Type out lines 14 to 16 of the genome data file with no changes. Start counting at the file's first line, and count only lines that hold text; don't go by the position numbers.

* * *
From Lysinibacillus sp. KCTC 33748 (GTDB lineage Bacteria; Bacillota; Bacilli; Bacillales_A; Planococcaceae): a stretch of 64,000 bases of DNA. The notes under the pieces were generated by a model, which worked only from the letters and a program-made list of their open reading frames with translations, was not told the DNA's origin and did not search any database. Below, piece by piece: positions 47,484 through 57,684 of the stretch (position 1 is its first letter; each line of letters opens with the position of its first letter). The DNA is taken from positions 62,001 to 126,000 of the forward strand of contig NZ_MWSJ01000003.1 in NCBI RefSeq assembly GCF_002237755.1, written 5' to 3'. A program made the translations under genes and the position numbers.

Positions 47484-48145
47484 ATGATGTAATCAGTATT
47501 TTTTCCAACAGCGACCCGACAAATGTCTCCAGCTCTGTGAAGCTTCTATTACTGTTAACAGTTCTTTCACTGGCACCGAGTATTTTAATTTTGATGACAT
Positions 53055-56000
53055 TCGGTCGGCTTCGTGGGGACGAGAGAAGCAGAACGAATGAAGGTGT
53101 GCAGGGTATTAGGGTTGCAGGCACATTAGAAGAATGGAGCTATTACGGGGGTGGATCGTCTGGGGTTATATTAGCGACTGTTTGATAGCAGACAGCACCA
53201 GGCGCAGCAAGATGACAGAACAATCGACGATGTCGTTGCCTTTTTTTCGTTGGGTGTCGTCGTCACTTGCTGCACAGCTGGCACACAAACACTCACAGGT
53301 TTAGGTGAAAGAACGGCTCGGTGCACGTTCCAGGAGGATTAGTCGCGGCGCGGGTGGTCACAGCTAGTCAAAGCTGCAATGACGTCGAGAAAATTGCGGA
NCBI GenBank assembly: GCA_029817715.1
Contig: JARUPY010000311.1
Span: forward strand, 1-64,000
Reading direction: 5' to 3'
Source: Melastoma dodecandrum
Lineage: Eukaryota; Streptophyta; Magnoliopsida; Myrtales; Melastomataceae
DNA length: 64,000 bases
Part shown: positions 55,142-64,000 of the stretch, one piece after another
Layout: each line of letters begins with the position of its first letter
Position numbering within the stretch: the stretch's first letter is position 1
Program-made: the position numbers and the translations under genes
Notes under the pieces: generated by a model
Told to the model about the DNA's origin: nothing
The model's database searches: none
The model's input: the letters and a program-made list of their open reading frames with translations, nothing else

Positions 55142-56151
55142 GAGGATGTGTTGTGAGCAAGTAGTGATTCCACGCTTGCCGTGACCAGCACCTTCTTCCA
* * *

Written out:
Source: Melastoma dodecandrum
Lineage: Eukaryota; Streptophyta; Magnoliopsida; Myrtales; Melastomataceae
DNA length: 64,000 bases